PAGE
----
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From Dave Sigaty
I read John's post around 13:00 Wednesday, just before rushing off to a meeting. At that time my office, on the 25th floor of an office building in Tokyo, was shaking in the midst of one of the hundreds of aftershocks that we have experienced. I am still in Tokyo, currently watching the television news on Saturday morning. I did not have time to post a reply until now. But I would like to do so now.
I believe that the events of March 11 were a great tragedy for thousands of families in Japan and elsewhere, who lost family members to the earthquake and its aftermath. Those losses have yet to be fully measured and we should extend our sympathy both to all those who know what they have suffered and those who are still waiting for confirmation of the worst.
March 11 and its aftermath were also an economic and social disaster for Japan. It fell most directly on the residents of Northeastern Japan, hundreds of thousands of whom lost their homes and livelihoods and are struggling right at this moment to cope with winter weather, disrupted infrastructure, stress, and grief. As experience in Japan and elsewhere around the world has shown time and time again, it will take many years and great efforts to rebuild and recover to some (new) level of "normalcy".
Tokyo as well is facing long-term disruptions resulting from the damage to the Fukushima power plants and the subsequent shortage of electrical power generating capacity. We have had chaotic travel conditions all week with train lines running below capacity and at times some of them completely shut down. Various neighborhoods have had power cut in rolling black outs in order to match load to the available supply of power. This was particularly acute Thursday due to the cold temperatures. That is supposed to ease today as some warmer weather moves up from the south. However, the potential is high for similar, serious problems when summer arrives. It is possible that it will take years to repair Tokyo's power supply.
I believe that Japan is greatly in need of, let me call it, positive thinking. After a week of relentlessly serious coverage of the situation in the Tohoku region, local television has returned to at least a blend of normal programming (with news updates scrolling across the bottom of the screen). I never thought I could be so happy to see the return of Japan's utterly nonsensical variety shows, but I am! Grief is an intimate part of the human condition. At the same time, we should all realize that the rebuilding , both physical and psychological, will require positive acts. The necessary money will come from the creation of replacement wealth in daily life across Japanese society. That society will divert a larger than expected portion to the northeast. People and families will gradually come to terms with what has happened, though obviously those in the Tohoku will do so with much more effort and perhaps less success than those of us in places like Tokyo.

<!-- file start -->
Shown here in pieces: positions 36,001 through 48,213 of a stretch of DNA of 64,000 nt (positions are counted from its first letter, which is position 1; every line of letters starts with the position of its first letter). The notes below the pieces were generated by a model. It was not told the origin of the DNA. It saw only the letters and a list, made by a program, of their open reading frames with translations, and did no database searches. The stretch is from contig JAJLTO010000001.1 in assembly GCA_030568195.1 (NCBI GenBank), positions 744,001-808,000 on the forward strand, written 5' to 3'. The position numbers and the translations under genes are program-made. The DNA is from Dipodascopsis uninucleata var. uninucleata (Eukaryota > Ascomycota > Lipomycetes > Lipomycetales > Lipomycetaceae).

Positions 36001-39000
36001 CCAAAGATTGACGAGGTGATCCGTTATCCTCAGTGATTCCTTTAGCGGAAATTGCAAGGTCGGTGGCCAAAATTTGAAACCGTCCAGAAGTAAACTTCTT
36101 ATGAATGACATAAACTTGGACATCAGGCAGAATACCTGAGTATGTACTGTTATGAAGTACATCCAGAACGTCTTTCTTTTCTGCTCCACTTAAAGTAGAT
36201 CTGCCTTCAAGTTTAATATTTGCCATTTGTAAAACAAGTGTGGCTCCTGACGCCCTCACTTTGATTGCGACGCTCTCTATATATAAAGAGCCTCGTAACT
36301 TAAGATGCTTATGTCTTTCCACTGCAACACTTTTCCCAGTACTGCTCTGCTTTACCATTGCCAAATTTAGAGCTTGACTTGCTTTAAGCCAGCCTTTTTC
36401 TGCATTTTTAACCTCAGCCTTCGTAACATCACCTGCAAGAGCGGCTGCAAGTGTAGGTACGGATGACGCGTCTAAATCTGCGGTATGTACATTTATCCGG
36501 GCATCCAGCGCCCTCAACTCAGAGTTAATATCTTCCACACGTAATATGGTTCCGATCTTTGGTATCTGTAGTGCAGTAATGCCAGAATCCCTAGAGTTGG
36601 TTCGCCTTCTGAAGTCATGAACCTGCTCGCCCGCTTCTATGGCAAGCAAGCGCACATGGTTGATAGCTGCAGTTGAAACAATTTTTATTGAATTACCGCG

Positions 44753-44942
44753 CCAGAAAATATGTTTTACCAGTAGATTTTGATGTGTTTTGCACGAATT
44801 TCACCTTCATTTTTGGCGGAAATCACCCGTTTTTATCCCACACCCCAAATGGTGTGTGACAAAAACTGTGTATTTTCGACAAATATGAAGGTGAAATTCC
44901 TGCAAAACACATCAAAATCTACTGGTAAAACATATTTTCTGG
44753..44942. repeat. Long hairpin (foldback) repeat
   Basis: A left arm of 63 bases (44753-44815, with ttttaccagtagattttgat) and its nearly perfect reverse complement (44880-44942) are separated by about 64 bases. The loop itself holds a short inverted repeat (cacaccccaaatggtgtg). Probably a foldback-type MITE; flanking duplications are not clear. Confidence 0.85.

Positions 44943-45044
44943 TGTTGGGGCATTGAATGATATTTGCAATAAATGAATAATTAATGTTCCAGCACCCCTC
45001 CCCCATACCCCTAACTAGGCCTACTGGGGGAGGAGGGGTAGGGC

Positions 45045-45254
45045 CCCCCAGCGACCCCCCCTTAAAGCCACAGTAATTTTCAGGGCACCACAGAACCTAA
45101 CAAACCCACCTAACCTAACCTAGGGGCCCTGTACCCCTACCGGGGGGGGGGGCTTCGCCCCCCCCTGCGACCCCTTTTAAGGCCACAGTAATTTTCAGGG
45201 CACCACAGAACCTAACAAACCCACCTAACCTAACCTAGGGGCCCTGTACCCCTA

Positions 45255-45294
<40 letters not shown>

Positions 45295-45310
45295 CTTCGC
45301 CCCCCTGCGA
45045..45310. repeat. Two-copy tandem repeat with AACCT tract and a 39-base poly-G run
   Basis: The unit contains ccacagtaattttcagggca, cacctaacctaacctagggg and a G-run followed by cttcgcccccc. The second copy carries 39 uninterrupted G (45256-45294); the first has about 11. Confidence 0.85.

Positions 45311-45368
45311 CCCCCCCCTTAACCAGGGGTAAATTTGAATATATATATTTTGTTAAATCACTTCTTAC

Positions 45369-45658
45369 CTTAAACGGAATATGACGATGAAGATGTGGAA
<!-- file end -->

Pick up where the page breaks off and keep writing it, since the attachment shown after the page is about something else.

I believe that all the parts of art and culture that allow people to enjoy life and bond with those who share an interest are of great value in a situation like this. I very much hope that the WAGC is able to go ahead as planned (though I will support any decision that the sponsors make). I will welcome the participants and thank them for their support in these difficult times. I am similarly glad that the pro tournaments continue. I enjoyed watching the coverage of the baseball pre-season on television this morning. Various players were interviewed. Everyone is aware of events. Everyone is supportive of those currently suffering. At the same time, they are aware that their role is not to rush to Sendai and help clear the rubble. Society has assigned that task to others. Their role is to support an essential balance in Japanese daily life as a whole. Go also has that role.
This is true for me personally as well. This last week included daily meetings at my company on efforts to first find (happily yesterday we were able to finally establish contact with the last of those employees that had been unaccounted for) and now support our 800-some employees in the Tohoku area. That is an ongoing effort that will last for months. My company has assigned me no further work over this weekend (absent a new emergency arising). So in about an hour, I will leave for the Nihon Kiin in Ichigaya. After closing the building for a week, its activities will resume today. I will take the opportunity to reestablish contact with various friends, doubtlessly exchange stories of our experiences this last week, and play Go. I feel that this is an appropriate use of my time. I will find relief for myself from the stresses of the last week and hope that my presence can offer the same to my friends. It will be our shared interest in Go that makes that possible. I welcome all Go players who come to Japan to support this country and our great game under all circumstances.